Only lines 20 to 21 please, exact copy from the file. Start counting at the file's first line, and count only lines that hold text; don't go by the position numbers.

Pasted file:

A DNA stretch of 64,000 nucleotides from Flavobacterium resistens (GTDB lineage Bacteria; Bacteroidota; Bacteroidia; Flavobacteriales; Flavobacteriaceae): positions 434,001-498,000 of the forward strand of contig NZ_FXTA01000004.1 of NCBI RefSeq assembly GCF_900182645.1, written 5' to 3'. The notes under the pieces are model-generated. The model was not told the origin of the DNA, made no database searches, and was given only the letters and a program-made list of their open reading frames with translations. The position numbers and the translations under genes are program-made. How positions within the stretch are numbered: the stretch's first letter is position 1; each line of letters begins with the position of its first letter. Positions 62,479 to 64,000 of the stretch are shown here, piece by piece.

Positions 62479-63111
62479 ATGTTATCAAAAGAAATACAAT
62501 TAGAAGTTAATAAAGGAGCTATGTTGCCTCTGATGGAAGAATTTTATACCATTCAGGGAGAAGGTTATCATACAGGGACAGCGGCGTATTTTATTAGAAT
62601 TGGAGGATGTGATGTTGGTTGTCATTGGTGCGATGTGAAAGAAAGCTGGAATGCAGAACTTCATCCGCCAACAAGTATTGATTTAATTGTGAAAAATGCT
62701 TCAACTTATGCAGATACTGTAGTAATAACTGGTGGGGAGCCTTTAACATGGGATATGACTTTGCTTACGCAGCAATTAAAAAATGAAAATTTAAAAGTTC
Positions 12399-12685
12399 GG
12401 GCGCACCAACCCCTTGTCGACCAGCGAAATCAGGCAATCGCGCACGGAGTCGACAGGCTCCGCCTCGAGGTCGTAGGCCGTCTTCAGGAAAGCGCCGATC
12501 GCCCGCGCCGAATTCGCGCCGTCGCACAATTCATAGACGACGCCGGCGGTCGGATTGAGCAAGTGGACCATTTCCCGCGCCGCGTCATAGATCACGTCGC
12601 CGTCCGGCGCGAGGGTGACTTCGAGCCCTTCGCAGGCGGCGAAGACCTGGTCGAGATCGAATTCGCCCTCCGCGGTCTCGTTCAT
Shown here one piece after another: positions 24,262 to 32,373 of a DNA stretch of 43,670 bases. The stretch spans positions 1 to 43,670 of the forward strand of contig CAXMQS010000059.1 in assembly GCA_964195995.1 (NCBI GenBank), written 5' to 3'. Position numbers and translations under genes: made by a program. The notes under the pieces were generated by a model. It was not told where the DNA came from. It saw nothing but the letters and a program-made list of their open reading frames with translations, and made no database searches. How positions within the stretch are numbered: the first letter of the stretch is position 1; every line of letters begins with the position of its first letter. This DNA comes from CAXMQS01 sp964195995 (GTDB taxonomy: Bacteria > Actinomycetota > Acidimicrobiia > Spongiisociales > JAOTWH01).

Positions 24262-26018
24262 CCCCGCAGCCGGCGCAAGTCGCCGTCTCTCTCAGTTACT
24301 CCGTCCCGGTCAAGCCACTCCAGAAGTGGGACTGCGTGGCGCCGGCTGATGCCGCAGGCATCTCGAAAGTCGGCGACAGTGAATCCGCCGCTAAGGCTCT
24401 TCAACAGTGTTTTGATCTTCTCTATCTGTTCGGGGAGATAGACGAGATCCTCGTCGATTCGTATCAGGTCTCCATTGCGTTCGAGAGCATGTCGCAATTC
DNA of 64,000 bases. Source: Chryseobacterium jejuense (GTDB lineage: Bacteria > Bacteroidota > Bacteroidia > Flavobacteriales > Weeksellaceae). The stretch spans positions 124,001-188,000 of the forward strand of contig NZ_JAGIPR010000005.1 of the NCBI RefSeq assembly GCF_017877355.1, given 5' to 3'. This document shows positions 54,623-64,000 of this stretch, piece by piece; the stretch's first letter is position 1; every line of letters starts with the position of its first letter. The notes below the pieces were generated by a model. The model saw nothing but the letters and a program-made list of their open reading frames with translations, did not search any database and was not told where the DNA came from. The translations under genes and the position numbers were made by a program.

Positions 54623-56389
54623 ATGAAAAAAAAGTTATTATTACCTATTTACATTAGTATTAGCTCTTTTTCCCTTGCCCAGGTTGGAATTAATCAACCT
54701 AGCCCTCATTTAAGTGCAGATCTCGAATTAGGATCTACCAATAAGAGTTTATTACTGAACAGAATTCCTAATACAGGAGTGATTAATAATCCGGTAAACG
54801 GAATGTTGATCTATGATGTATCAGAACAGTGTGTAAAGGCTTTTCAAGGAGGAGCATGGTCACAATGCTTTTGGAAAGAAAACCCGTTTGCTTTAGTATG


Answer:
54701 AGCCCTCATTTAAGTGCAGATCTCGAATTAGGATCTACCAATAAGAGTTTATTACTGAACAGAATTCCTAATACAGGAGTGATTAATAATCCGGTAAACG
54801 GAATGTTGATCTATGATGTATCAGAACAGTGTGTAAAGGCTTTTCAAGGAGGAGCATGGTCACAATGCTTTTGGAAAGAAAACCCGTTTGCTTTAGTATG